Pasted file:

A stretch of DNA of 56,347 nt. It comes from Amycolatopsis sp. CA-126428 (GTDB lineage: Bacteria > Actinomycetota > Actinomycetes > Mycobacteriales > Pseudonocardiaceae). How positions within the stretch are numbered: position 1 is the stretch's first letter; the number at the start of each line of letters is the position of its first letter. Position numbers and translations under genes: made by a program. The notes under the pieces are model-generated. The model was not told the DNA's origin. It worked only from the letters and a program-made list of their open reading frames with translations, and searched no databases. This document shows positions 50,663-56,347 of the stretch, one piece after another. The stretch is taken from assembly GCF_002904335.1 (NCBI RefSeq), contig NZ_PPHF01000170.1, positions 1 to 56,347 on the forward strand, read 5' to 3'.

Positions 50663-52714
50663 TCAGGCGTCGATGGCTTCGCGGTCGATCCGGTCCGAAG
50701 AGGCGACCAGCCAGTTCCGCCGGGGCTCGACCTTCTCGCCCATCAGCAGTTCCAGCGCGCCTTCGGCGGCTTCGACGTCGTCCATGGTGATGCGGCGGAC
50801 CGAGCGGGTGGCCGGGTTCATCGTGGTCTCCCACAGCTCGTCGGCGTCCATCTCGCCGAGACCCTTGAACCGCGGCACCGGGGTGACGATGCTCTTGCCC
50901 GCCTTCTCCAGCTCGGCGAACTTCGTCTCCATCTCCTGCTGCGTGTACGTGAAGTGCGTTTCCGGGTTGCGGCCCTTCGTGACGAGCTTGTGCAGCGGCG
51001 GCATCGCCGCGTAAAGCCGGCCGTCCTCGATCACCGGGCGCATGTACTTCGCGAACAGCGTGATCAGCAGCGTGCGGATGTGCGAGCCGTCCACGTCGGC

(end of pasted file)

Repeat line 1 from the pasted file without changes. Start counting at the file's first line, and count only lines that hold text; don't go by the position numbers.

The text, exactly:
A stretch of DNA of 56,347 nt. It comes from Amycolatopsis sp. CA-126428 (GTDB lineage: Bacteria > Actinomycetota > Actinomycetes > Mycobacteriales > Pseudonocardiaceae). How positions within the stretch are numbered: position 1 is the stretch's first letter; the number at the start of each line of letters is the position of its first letter. Position numbers and translations under genes: made by a program. The notes under the pieces are model-generated. The model was not told the DNA's origin. It worked only from the letters and a program-made list of their open reading frames with translations, and searched no databases. This document shows positions 50,663-56,347 of the stretch, one piece after another. The stretch is taken from assembly GCF_002904335.1 (NCBI RefSeq), contig NZ_PPHF01000170.1, positions 1 to 56,347 on the forward strand, read 5' to 3'.